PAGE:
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Snowden leaves Hong Kong

Jun 23, 2013

NSA whistleblower Edward Snowden has flown from Hong Kong to Russia, this report says, and may be heading to Venezuela because it is a country that is not afraid to stand up to the United States. Yesterday the US gov't filed an extradition notice with Hong Kong, but before complying, they requested more information on US hacking in China via telephone companies. In the interim, Snowden was free to do as he chose, so he left Hong Kong for a safer place.

http://www.huffingtonpost.com/2013/06/23/edward-snowden-hong-kong_n_3486459.html?icid=maing-grid7|main5|dl1|sec1_lnk3&pLid=334387

The statement said Hong Kong had informed the U.S. of Snowden's departure. It added that it wanted more information about alleged hacking of computer systems in Hong Kong by U.S. government agencies which Snowden had revealed....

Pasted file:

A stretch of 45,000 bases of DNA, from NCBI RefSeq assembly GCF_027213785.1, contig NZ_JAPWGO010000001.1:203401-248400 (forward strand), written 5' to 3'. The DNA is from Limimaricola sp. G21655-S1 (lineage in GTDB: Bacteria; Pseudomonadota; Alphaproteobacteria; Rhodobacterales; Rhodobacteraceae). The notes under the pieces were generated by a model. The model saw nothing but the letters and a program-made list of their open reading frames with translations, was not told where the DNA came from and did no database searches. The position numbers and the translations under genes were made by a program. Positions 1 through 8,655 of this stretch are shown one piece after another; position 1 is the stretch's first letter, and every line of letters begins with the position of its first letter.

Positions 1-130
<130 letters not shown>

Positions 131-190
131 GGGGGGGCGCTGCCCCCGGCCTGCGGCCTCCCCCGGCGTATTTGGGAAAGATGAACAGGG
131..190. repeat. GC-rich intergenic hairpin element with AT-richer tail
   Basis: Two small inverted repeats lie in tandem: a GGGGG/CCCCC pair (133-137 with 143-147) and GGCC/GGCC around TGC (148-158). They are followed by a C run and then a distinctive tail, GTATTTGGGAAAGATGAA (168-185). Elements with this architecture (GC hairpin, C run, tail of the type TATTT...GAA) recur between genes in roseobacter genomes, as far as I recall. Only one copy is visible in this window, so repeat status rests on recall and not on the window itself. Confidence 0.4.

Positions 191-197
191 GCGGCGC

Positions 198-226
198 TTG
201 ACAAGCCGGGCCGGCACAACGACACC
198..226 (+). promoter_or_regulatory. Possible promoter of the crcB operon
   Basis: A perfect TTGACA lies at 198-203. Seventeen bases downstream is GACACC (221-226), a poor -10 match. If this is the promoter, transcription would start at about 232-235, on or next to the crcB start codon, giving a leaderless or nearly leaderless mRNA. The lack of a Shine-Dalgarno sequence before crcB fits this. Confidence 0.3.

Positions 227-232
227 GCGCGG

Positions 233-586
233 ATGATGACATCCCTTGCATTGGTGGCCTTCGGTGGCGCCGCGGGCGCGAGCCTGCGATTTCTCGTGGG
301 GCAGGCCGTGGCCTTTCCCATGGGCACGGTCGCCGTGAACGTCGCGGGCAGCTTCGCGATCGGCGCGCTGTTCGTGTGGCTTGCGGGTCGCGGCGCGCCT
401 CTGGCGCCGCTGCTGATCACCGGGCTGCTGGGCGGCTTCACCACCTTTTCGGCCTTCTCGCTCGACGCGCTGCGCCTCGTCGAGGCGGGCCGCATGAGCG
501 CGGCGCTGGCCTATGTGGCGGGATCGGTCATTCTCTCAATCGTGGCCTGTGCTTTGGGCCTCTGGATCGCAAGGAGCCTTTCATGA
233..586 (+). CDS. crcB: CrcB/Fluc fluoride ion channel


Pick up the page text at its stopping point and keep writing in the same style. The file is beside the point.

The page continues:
Snowden's departure came as the South China Morning Post released new allegations from Snowden that U.S. hacking targets in China included the nation's cellphone companies and two universities hosting extensive Internet traffic hubs.

He told the newspaper that "the NSA does all kinds of things like hack Chinese cellphone companies to steal all of your SMS data." It added that Snowden said he had documents to support the hacking allegations, but the report did not identify the documents. It said he spoke to the newspaper in a June 12 interview....

The Chinese government has not commented on the extradition request and Snowden's departure, but its state-run media have used Snowden's allegations to poke back at Washington after the U.S. had spent the past several months pressuring China on its international spying operations.

A commentary published Sunday by the official Xinhua News Agency said Snowden's disclosures of U.S. spying activities in China have "put Washington in a really awkward situation."

"Washington should come clean about its record first. It owes ... an explanation to China and other countries it has allegedly spied on," it said. "It has to share with the world the range, extent and intent of its clandestine hacking programs."

Other countries do not seem terribly impressed with America's moral position. The hypocrisy is evident to all but the US gov't.

 


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Dr. Stephen Jones


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